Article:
This project seeks to train decision counselors at Living Water Church in Gladewater, TX to counsel church attenders who have responded to a text-driven invitation issued at the end of a sermon. Chapter 1 presents the history and ministry context of Living Water Church and the goals of this project. Chapter 2 provides the biblical precepts that call for a response to every sermon preached and the necessary need to recruit and equip others to help during this time of response. Chapter 3 explains why and how text-driven sermons call for a response and presents a model for text-driven preachers to equip decisions counselors. Chapter 4 presents the project and its methodology. Chapter 5 will evaluate the results of the project through a complete analysis of the specific goals completed. This project will develop a pastor-led model using a text-driven invitation for the effective equipping of decision counselors.


Zachary Andrew Tunnell D.Min.
This project argues that a correlation exists between healthy practices within the local church and the faithful preaching of biblically-sound doctrine. Evidence of this correlation is shown by focusing on the faithful interpretation and application of the Trustworthy Sayings of the Pastoral Epistles as modeled by the preaching of Herschel Hobbs.
Beginning with a consideration of God’s plan for preaching to be of first importance within the practices of a local church, this project establishes the importance of biblically-sound doctrine for church health and revitalization. Chapter 2 begins the project’s examination of the Trustworthy Sayings, with each chapter offering an analysis of a related sermon preached by Herschel Hobbs during his pastorate at First Baptist Church, Oklahoma City, Oklahoma.
The Trustworthy Sayings do not appear in the same order as they are in the Pastoral Epistles, but rather are placed so that one saying builds upon the next. First Timothy 1:15 (Chapter 2) addresses soteriological views in Southern Baptist history. First Timothy 4:8-10 (Chapter 3) considers the role of doctrinal preaching in discipling church members who will be devoted followers of Jesus Christ. Chapter 4 considers Titus 3:4-8 and how believers who are devoted to God will also be devoted to good works which honor God. Second Timothy 2:11-13 (Chapter 5) speaks of God’s faithfulness and the hope which His faithfulness provides for the local church. First Timothy 3:1 (Chapter 6) addresses the character of the called and considers the qualifications of a senior pastor.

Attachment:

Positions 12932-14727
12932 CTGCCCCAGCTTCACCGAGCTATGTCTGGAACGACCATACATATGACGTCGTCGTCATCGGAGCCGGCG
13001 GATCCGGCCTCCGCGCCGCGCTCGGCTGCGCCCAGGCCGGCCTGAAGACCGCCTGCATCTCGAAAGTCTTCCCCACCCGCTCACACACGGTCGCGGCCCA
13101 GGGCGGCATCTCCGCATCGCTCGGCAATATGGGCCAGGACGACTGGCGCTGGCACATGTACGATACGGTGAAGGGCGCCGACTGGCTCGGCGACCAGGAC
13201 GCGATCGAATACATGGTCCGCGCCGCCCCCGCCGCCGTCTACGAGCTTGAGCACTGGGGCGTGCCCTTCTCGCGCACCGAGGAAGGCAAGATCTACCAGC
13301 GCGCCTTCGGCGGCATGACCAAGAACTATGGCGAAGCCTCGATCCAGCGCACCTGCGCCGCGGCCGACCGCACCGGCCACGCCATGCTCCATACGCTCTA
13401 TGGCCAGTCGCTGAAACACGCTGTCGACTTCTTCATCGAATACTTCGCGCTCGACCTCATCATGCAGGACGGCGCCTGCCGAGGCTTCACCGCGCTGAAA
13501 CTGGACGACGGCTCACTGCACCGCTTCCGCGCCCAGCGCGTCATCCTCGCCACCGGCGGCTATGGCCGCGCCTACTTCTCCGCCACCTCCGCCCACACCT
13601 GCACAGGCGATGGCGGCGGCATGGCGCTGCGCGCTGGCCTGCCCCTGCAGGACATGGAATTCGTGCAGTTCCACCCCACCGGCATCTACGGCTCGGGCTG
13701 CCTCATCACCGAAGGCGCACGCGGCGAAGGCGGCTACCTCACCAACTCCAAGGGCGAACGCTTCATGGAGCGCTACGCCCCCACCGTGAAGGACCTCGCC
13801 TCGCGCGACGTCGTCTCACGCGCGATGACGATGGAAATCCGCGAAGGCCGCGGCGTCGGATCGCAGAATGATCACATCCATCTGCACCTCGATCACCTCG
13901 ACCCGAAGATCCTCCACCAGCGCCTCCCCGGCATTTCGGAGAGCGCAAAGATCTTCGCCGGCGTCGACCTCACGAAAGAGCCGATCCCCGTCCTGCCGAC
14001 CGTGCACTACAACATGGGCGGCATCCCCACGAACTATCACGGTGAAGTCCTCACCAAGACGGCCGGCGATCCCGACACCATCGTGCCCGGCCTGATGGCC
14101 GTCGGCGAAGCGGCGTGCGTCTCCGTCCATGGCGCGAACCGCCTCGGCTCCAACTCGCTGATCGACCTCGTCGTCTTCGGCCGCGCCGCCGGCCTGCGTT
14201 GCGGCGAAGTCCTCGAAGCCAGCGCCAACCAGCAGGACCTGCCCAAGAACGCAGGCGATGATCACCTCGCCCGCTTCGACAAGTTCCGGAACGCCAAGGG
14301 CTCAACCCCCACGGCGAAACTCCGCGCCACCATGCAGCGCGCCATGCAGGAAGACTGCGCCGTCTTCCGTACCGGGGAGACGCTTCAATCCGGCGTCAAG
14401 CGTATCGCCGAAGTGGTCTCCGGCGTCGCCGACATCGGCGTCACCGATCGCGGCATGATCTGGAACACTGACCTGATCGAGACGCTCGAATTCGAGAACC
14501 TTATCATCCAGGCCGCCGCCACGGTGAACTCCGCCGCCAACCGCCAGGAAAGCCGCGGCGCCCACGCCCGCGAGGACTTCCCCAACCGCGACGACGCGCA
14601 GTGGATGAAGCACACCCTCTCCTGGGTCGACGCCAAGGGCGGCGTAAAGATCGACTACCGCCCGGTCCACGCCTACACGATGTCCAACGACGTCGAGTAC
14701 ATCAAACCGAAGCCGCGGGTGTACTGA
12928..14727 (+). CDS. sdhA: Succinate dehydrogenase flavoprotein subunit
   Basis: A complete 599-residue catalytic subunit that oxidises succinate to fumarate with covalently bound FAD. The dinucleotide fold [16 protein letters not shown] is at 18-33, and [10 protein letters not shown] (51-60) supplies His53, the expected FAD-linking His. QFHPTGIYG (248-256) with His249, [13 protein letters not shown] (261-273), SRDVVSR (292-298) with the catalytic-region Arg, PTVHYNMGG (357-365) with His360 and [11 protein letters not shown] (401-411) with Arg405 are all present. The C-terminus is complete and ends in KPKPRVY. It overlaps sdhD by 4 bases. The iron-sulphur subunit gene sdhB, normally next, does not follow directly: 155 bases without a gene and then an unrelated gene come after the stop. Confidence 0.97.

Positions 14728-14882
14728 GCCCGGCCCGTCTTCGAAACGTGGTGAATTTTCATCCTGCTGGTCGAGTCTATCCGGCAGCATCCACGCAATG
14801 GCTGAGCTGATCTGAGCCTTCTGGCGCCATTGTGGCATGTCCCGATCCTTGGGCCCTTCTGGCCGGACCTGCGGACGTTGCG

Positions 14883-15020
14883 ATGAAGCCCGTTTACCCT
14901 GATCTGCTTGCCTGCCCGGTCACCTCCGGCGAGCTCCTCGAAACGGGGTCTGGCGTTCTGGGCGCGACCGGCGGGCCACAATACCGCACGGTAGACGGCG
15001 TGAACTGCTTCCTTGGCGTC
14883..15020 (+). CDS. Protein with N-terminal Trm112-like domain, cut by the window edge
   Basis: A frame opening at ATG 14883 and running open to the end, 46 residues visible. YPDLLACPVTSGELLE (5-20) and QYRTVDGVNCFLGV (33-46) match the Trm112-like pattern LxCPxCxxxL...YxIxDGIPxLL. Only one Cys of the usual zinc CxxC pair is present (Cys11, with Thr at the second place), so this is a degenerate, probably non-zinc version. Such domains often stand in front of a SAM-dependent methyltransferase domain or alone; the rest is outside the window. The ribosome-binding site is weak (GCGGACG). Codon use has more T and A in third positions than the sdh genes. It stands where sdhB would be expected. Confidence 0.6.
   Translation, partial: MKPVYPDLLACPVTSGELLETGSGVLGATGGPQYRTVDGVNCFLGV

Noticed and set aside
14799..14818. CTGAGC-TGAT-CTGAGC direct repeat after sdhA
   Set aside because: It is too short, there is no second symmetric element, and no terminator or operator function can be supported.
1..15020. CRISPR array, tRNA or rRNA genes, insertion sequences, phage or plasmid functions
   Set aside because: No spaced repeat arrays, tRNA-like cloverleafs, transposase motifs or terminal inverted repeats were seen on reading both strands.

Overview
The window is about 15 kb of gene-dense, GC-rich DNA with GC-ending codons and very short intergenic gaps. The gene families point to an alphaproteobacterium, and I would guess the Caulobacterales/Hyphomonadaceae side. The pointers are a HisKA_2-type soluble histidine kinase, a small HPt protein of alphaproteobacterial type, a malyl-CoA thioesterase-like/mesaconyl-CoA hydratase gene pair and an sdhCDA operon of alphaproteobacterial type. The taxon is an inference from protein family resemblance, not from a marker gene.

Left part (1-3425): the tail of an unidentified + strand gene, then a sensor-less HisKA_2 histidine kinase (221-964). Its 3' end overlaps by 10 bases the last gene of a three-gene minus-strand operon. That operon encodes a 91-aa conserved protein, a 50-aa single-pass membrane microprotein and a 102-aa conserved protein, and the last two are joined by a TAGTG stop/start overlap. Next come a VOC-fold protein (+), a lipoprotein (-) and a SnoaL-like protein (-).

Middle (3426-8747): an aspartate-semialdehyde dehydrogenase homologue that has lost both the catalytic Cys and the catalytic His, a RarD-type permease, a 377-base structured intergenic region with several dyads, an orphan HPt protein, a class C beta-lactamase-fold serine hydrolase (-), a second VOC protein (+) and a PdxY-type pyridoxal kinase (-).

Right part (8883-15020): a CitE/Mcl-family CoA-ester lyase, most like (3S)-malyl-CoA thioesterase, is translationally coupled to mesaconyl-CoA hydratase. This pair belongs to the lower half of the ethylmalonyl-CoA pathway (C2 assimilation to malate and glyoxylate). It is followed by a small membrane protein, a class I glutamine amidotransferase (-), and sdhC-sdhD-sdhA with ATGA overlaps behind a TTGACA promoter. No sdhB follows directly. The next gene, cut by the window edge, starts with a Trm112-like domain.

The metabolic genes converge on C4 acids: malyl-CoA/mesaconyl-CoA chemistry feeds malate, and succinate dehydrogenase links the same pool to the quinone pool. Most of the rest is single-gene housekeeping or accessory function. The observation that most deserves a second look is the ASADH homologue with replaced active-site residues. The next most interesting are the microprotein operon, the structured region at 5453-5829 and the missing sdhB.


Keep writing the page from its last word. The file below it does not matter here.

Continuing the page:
The project concludes (Chapter 7) with a charge to the pulpit and the local church which, if implemented, will help protect the local church from suffering from doctrinal drift. Three recommendations for steering straight are provided.


Tim Graham D.Min.
This project seeks an understanding of issues related to African Traditional Religion (ATR) that bear upon the churches of the pastors attending a biannual conference on preparing exegetical sermons and to develop a theological statement to be used to discourage ATR from further infiltrating the local churches represented at the conference. The pastors, mostly from South Africa, participated in a Delphi research process that promoted individual input about each person’s encounter with ATR issues in the first round. This input was reviewed and prioritized by the participants in the second two rounds identifying the five most significant challenges of ATR to their local churches. The study concluded with a roundtable discussion intending to address the influence of ATR and whether a theological statement would be helpful in that endeavor. Because the environment being addressed was a pastors’ conference on exegesis, the goal was to influence the preaching of these pastors in a way that would address the influence of ATR. This final project goal found a low level of support and met with some resistance.

Encouragement for the small church: Equipping rectors for fruitfulness in the Anglican Diocese of Sydney

Stephen Anderson D.Min.
Of itself, church smallness is neither an anomaly, a mistake, nor a virtue. In God’s providence and design, small is normal, and may in fact bring significant strengths. However, no prior research has investigated the distinctive dynamics and challenges faced by rectors of smaller parishes in the Anglican Diocese of Sydney, and despite extensive training pathways there is very little leadership development that focuses specifically upon the small church. This mixed-methods research project integrates theological and sociological insights and discoveries in order to equip and encourage these servants of Christ to persevere in fruitful ministry over the long term.

This dissertation presents a complete biblical theology of fruitfulness. Coupling this to the “Robinson-Knox” ecclesiology imbibed by nearly all Sydney Anglican rectors, a “purpose-of-churching” scale is derived to help stimulate theologically consistent models of ministry. At the heart of this project, the Nominal Group Technique is used to generate a list of the Top 7 challenges encountered by a pool of experienced small-church rectors. In light of this robust list along with critical insights from the secondary literature, four follow-up interviews are conducted on location.